 Dissidents and conformists during totalitarianisms and dictatorships
 Dissenting views in Nordic, Baltic and Black Sea region literatures

 Utopias and dystopias in Nordic, Baltic and Black Sea region literatures

 Enemy at the gate: dissent and conformism during the two world wars

 Conforming to or resenting the Nordic values

 Rethinking conformism in the Nordic societies

 21st century dissenters in the Black Sea area

 Europeanists and nationalists: a remodeling of dissent and conformism

 Ideologies without ideals: on moral blindness and apathy

Education reforms in the Nordic, Baltic and Black Sea countries and cognitive autonomy

 Nordic, Baltic and Nordic-Baltic cultural cooperation

Submission Guidelines

All papers must be original and not simultaneously submitted to another journal or conference: full papers discussing the dissent and conformism in their multifarious manifestations during the dictatorial and totalitarian political systems, wars, etc. or the way they reflected in literature, newspapers, education, etc.

Submission web page of Dissentism2019 is: https://easychair.org/ conferences/?conf= dissentism2019

Keynote addresses To be decided
Conference Schedule and Deadlines
• Publication of the call for papers: December 6th, 2018
• Proposals for panels and roundtables (approx. 500 words): February 15th, 2019
• Abstracts for individual papers (approx. 300 words): March 1st, 2019
• Notification of acceptance: March 15th, 2019
• Publication of the conference program: March 20th, 2019
• Conference: June 6th-8th, 2019
• Deadline for submitting the conference articles: June 30th, 2019
• Publication of conference articles: September 1st, 2019 and December 15th, 2019.
Organizing Committees Honorary Chairs of the Organizing Committee H.E. Ms. Päivi Pohjanheimo, The Ambassador of Finland in Bucharest Prof. Dr. Sorin Rugină, Rector of Ovidius University of Constanța
Organizing committee
Prof.Dr.Hab. Silviu Miloiu, The Romanian Association for Baltic and Nordic Studies & Valahia University of Târgovişte
Lecturer Dr. Alexandru Bobe, Deputy Rector of Ovidius University of Constanța, Honorary Consul of Estonia in Constanța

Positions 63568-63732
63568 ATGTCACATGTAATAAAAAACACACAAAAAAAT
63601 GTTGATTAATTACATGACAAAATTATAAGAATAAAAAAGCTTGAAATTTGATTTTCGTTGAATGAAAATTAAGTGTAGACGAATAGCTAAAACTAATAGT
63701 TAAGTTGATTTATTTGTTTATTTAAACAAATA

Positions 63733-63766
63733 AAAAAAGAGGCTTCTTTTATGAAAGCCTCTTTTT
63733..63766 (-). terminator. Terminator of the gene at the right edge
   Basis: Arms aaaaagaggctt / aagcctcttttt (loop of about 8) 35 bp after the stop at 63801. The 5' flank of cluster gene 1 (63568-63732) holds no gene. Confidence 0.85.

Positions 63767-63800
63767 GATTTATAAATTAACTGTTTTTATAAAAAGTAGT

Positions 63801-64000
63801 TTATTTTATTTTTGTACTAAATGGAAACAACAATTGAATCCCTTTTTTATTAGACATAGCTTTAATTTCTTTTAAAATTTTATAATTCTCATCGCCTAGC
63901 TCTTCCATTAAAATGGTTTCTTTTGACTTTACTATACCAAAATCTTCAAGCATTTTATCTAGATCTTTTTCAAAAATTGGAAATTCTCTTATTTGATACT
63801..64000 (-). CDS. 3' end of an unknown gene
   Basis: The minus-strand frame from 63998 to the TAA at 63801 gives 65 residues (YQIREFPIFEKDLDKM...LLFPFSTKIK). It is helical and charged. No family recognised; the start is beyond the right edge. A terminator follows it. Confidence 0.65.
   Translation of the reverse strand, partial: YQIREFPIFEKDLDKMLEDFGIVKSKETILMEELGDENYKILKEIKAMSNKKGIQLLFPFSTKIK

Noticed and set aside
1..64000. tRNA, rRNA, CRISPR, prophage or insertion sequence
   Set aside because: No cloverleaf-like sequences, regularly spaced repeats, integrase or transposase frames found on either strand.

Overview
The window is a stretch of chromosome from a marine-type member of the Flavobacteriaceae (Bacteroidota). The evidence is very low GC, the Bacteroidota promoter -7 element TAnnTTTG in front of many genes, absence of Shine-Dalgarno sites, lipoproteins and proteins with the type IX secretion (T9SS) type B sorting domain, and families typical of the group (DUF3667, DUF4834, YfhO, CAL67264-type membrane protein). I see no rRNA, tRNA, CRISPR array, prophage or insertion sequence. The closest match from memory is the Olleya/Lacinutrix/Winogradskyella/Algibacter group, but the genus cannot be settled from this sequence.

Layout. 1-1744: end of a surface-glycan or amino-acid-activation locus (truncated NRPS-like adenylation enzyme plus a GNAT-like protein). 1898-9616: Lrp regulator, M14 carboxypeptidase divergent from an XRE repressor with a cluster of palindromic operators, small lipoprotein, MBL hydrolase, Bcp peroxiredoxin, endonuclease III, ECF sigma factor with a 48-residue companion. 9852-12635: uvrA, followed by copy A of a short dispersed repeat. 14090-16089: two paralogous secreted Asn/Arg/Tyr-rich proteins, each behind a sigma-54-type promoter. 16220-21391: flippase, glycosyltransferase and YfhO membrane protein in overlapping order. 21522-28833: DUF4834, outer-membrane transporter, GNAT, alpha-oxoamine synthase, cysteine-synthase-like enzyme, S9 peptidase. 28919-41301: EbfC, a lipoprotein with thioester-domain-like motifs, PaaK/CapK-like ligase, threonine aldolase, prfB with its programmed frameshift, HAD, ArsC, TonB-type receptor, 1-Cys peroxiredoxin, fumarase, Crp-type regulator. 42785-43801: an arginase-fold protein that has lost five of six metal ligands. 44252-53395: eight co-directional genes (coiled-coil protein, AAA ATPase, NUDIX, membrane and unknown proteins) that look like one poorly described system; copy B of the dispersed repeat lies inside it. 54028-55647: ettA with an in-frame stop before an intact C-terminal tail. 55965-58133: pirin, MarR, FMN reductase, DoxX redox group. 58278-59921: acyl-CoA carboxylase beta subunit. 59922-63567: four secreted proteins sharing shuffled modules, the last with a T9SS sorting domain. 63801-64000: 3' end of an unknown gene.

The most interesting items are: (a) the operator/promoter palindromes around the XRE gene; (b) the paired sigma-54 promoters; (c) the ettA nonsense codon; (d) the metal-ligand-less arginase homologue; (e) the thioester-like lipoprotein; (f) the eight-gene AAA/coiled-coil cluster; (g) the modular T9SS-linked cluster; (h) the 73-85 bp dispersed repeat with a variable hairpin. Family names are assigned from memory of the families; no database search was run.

Assoc.Prof.Dr. Emanuel Plopeanu, Ovidius University of Constanța
Assist. Dr. Costel Coroban, The Romanian Association for Baltic and Nordic Studies & Ovidius University of Constanța
Assist. Dr. Gabriel Stelian Manea, Ovidius University of Constanța
Assist. Dr. Adrian-Alexandru Herța, Ovidius University of Constanța
Assist. Dr. Georgiana Țăranu, Ovidius University of Constanța
Scientific Committee
Prof.Dr. Florin Anghel, Ovidius University of Constanța
Dr. Bogdan Schipor, A.D. Xenopol Institute of History of the Romanian Academy & The Romanian Association for Baltic and Nordic Studies
Program Committee
Prof.Dr.Hab. Silviu Miloiu, The Romanian Association for Baltic and Nordic Studies & Valahia University of Târgovişte
Lecturer Dr. Crina Leon, Alexandru Ioan Cuza University of Iași & The Romanian Association for Baltic and Nordic Studies
Assist. Dr. Costel Coroban, The Romanian Association for Baltic and Nordic Studies & Ovidius University of Constanța
Assist. Dr. Adrian Herța, Ovidius University of Constanța
Secretary of the Scientific Committee Assist. Dr. Costel Coroban, The Romanian Association for Baltic and Nordic Studies & Ovidius University of Constanța
Publication
Dissentism2019 proceedings will be published in The Romanian Journal for Baltic and Nordic Studies, vol. 11 (2019).
Venue
The conference will be held in Constanța, Romania, at Ovidius University of Constanța, Aleea Universității, no. 1, Campus, building B, Amphitheatre A2..
Contact
All questions about submissions should be emailed to baltoskandia@gmail.com or editorial@arsbn.ro.

Author: Max

Share This Post On